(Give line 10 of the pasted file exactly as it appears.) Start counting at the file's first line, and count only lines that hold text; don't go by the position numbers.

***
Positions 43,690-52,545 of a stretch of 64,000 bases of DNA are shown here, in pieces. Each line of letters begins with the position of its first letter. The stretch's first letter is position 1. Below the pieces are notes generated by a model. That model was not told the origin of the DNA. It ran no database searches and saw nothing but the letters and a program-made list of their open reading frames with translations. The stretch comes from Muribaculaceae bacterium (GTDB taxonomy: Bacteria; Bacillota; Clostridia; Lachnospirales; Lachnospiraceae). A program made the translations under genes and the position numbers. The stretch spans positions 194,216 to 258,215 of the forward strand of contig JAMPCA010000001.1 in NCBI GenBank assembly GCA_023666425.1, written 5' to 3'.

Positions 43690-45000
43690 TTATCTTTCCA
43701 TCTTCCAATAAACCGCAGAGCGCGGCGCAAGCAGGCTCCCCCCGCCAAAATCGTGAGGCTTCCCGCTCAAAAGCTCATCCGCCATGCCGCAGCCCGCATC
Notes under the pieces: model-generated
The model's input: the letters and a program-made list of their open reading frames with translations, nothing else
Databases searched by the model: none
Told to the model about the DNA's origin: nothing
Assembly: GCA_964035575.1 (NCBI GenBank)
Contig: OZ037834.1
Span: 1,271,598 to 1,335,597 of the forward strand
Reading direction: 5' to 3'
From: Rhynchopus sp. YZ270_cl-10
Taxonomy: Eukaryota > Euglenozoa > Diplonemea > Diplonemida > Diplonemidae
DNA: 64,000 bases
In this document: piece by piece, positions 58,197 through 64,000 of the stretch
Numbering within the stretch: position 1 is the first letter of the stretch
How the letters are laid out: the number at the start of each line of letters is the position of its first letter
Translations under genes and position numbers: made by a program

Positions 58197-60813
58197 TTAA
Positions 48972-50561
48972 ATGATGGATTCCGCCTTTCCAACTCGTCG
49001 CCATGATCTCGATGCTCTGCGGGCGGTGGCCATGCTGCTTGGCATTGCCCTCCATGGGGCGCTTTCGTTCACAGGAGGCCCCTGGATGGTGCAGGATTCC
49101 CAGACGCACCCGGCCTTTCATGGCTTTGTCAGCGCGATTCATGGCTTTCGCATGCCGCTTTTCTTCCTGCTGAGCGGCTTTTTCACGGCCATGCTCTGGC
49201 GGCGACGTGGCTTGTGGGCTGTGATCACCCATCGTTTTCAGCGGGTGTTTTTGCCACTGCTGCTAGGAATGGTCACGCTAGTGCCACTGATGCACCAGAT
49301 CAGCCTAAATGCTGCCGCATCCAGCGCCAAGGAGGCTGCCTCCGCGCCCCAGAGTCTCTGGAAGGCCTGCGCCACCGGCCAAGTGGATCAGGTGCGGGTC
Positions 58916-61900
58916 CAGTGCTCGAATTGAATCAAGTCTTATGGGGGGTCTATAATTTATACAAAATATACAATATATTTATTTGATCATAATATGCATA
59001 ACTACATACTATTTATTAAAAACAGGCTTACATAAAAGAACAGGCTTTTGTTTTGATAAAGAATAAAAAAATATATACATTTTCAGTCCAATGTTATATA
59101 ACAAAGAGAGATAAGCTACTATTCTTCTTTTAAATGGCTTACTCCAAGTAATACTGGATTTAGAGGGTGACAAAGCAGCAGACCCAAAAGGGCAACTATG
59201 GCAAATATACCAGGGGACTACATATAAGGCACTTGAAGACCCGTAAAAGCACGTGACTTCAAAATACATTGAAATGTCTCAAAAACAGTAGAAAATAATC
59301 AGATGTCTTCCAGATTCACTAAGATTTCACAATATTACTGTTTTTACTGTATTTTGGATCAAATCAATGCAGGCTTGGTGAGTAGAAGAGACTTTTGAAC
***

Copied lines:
Contig: OZ037834.1